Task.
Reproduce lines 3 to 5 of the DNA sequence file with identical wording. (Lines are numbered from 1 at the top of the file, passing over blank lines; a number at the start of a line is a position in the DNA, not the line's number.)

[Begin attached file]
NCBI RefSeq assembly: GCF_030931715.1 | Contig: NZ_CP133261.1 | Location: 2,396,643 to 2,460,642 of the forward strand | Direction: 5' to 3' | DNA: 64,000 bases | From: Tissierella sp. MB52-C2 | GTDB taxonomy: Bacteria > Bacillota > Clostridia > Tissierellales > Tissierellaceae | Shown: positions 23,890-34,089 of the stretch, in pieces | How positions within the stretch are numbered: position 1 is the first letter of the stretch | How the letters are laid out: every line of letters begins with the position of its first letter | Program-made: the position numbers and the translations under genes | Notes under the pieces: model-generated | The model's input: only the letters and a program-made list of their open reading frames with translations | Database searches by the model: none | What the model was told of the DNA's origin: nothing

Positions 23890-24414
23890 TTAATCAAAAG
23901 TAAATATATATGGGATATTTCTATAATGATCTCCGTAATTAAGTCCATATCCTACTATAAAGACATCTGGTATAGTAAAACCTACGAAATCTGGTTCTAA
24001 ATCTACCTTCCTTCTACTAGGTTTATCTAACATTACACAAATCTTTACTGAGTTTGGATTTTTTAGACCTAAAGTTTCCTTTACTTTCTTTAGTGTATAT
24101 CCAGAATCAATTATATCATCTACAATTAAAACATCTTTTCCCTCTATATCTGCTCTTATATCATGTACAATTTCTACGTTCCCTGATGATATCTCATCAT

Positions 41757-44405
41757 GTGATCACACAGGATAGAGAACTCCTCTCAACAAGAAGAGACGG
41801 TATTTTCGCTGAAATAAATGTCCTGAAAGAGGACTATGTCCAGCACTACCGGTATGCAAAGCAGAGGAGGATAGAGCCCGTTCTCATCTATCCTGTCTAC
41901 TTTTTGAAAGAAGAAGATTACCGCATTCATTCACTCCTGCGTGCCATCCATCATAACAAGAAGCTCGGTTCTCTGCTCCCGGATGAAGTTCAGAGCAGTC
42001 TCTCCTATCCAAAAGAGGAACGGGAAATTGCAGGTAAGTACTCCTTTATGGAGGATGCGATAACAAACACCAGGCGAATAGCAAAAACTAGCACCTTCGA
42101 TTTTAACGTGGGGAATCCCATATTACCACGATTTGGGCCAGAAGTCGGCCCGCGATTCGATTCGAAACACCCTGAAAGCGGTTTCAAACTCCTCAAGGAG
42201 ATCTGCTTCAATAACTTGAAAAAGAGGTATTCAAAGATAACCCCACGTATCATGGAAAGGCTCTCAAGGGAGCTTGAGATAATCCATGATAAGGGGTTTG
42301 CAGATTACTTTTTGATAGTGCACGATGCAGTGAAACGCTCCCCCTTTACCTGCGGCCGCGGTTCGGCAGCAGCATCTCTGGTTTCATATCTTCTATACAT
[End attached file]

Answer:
23890 TTAATCAAAAG
23901 TAAATATATATGGGATATTTCTATAATGATCTCCGTAATTAAGTCCATATCCTACTATAAAGACATCTGGTATAGTAAAACCTACGAAATCTGGTTCTAA
24001 ATCTACCTTCCTTCTACTAGGTTTATCTAACATTACACAAATCTTTACTGAGTTTGGATTTTTTAGACCTAAAGTTTCCTTTACTTTCTTTAGTGTATAT